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Republicans remain dominant by slim margin in historic SD governor's race

Congresswoman Kristi Noem speaks to the crowd with her husband Bryon and the rest of her family by her side after winning the vacant Governor seat during the Republican Election Party on Tuesday night at the Hilton Garden Inn Downtown in Sioux Falls. Matt Gade / Forum News Service

PIERRE, S.D. — As tallies began to filter in after polls closed on Tuesday, Nov. 6, the results of South Dakota's heated gubernatorial race remained up in the air.

The Secretary of State's website updated every five minutes, but five minutes seemed to drag by when every refresh of the page put a different candidate on top: Republican Kristi Noem, then Democrat Billie Sutton, then back to Noem again.

By 10:45 p.m., results seemed to stabilize, with Noem securing a lead by only a single-digit margin. With 100 percent of precincts reporting, unofficial results on Wednesday show Noem with 51 percent of the vote to Sutton's 48.

The race gained national attention in the weeks leading up to election day, with bombshell polls showing the candidates in a dead heat up until Monday. South Dakota remains a deep red state, with an overwhelming Republican majority in state and federal elected positions.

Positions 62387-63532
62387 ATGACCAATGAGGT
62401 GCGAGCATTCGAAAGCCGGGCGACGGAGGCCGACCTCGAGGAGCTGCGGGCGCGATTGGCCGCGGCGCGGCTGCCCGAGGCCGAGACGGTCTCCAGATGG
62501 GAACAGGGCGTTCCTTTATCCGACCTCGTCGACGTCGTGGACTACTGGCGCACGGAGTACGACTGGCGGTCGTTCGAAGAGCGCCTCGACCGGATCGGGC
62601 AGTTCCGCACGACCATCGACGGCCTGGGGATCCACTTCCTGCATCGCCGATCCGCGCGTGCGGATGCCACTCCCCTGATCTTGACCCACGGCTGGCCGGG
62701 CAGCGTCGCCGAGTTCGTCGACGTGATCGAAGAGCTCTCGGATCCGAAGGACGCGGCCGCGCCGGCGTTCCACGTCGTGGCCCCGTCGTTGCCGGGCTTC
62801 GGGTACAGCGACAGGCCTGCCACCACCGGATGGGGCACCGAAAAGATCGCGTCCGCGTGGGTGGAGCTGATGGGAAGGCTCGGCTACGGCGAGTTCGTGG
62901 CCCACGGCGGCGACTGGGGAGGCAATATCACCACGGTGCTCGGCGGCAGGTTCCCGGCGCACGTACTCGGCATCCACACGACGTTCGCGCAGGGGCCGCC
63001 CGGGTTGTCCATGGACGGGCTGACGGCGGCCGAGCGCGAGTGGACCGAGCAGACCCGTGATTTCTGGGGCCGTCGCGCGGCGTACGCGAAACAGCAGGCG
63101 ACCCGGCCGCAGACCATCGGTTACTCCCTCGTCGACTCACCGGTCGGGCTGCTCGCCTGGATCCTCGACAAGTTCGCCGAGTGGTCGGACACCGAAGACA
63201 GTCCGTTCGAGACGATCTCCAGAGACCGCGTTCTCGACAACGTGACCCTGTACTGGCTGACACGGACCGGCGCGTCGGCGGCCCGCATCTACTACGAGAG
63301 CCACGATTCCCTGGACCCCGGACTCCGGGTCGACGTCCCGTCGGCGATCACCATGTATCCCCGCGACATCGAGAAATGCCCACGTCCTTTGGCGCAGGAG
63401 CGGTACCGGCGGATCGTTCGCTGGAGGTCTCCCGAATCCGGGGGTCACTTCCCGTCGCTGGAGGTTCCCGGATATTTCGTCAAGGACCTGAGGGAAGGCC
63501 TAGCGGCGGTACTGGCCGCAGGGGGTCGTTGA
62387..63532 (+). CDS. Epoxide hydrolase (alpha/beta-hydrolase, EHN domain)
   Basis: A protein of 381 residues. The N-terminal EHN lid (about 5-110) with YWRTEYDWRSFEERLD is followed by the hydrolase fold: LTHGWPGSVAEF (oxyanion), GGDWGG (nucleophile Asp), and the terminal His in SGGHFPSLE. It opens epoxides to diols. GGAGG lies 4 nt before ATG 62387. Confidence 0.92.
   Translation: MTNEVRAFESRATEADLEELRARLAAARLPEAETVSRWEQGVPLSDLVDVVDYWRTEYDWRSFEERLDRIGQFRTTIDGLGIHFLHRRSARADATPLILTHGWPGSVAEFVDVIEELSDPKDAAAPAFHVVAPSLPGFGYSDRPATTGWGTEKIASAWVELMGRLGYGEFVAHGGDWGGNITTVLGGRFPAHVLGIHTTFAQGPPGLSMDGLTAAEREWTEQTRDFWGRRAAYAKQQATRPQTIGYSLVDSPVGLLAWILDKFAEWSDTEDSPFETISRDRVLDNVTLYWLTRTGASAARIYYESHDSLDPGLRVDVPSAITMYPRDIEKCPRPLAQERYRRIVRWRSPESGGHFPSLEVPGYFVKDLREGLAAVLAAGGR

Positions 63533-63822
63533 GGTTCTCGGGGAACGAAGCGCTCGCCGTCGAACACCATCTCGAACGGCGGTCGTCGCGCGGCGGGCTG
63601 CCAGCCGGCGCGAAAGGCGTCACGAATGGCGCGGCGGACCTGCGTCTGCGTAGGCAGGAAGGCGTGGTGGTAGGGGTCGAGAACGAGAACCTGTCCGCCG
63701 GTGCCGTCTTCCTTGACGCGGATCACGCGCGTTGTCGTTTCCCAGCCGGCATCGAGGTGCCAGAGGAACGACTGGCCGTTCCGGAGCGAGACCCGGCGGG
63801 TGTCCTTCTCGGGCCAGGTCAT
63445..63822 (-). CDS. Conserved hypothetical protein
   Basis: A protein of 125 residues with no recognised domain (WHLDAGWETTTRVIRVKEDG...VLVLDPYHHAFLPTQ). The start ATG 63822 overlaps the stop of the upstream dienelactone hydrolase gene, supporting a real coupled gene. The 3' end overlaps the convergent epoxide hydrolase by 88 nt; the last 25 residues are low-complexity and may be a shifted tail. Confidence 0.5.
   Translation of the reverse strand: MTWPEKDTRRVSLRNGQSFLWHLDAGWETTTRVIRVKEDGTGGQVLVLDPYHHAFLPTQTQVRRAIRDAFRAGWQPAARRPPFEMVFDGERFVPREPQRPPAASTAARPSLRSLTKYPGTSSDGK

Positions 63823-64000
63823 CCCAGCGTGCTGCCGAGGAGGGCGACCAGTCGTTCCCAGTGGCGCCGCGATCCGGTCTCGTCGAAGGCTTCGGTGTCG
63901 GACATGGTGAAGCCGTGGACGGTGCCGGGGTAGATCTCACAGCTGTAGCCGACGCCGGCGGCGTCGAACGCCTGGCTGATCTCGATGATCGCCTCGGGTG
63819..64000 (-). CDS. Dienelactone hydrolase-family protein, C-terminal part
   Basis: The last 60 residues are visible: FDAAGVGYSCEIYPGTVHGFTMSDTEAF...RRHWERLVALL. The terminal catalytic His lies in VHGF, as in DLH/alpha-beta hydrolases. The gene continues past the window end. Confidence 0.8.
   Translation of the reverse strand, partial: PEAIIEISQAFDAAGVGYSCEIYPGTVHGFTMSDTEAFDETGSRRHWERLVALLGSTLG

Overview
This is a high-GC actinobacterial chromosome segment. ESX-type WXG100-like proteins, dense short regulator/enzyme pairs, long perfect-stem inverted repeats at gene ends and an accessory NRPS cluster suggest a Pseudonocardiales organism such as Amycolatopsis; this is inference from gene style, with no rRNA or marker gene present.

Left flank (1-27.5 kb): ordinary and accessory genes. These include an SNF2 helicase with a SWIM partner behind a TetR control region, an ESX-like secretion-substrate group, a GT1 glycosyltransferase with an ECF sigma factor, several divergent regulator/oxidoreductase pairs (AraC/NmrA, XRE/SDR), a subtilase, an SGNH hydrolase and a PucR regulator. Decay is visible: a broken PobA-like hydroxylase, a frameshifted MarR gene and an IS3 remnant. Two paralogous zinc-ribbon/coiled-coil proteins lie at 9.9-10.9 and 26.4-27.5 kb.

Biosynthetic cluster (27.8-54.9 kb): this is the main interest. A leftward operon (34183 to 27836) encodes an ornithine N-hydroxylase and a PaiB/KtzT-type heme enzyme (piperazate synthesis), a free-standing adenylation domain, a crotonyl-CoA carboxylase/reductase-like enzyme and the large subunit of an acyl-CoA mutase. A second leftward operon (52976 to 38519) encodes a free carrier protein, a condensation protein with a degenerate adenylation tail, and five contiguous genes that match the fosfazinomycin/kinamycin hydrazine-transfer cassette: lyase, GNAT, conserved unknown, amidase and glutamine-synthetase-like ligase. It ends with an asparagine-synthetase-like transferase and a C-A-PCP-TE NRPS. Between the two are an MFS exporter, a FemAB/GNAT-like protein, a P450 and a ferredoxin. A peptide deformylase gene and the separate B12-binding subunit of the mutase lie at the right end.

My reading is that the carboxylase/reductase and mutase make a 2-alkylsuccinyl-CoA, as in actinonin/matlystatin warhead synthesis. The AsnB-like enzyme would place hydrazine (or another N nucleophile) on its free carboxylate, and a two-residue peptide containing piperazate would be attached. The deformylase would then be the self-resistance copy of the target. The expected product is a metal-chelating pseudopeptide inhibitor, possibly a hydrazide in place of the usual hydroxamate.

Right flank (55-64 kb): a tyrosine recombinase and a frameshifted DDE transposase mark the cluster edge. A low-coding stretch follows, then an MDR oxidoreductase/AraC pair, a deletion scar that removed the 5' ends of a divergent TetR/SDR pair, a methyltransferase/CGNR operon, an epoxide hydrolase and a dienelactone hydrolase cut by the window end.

An "underdog" from the start of his campaign — noting his double-digit lag at the time of his campaign's launch — Sutton said Wednesday that the unexpectedly tight race indicated that South Dakotans are "tired of politics as usual."

"I think we put on notice nationally and in South Dakota that there is a large population of people that our message really resonated with of accountable, transparent government and bringing people together," Sutton said. "People are tired of the divisiveness."

Noem said throughout her campaign that with her experience working in a divided Congress as South Dakota's lone U.S. representative, she will work to reach across the aisle as governor.

With a crowd shaking red pom-poms as she took the stage late Tuesday night, Noem made history, becoming South Dakota's first elected female governor.

"In my family, there were no boy chores or girl chores. There's just things to get done," Noem told the crowd at her Sioux Falls election party. "So that's what we're going to do. I have some big plans for this state."

Noem proceeded to go down a laundry list of priorities: "Addressing education, meeting our workforce needs, going after affordable housing, affordable health care, dealing with our mental health crisis and also addressing our rising drug and crime issues here in South Dakota ."

Noem has also called for state government and campaign finance accountability throughout her campaign, and has said she wants to streamline government to prevent tax hikes.

Noem had not responded to a request for comment Wednesday evening.